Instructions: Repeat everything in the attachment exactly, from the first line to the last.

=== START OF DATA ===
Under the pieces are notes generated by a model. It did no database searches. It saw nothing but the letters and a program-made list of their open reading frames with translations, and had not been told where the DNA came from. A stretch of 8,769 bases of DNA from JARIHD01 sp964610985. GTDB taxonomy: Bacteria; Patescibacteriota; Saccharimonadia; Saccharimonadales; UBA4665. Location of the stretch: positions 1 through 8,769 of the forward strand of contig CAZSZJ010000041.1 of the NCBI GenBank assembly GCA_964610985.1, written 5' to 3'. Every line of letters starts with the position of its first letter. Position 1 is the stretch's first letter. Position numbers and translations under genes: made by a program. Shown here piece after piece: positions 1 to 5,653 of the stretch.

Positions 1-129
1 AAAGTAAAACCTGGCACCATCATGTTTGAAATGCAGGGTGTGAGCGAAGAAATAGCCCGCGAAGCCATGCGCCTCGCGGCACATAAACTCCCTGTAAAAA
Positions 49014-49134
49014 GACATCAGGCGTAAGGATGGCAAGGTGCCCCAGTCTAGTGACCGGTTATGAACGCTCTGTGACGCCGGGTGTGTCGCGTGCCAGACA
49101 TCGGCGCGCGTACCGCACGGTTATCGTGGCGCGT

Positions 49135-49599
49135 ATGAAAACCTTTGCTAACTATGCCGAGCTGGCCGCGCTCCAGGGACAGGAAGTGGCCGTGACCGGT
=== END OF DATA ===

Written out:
Under the pieces are notes generated by a model. It did no database searches. It saw nothing but the letters and a program-made list of their open reading frames with translations, and had not been told where the DNA came from. A stretch of 8,769 bases of DNA from JARIHD01 sp964610985. GTDB taxonomy: Bacteria; Patescibacteriota; Saccharimonadia; Saccharimonadales; UBA4665. Location of the stretch: positions 1 through 8,769 of the forward strand of contig CAZSZJ010000041.1 of the NCBI GenBank assembly GCA_964610985.1, written 5' to 3'. Every line of letters starts with the position of its first letter. Position 1 is the stretch's first letter. Position numbers and translations under genes: made by a program. Shown here piece after piece: positions 1 to 5,653 of the stretch.

Positions 1-129
1 AAAGTAAAACCTGGCACCATCATGTTTGAAATGCAGGGTGTGAGCGAAGAAATAGCCCGCGAAGCCATGCGCCTCGCGGCACATAAACTCCCTGTAAAAA
Positions 49014-49134
49014 GACATCAGGCGTAAGGATGGCAAGGTGCCCCAGTCTAGTGACCGGTTATGAACGCTCTGTGACGCCGGGTGTGTCGCGTGCCAGACA
49101 TCGGCGCGCGTACCGCACGGTTATCGTGGCGCGT

Positions 49135-49599
49135 ATGAAAACCTTTGCTAACTATGCCGAGCTGGCCGCGCTCCAGGGACAGGAAGTGGCCGTGACCGGT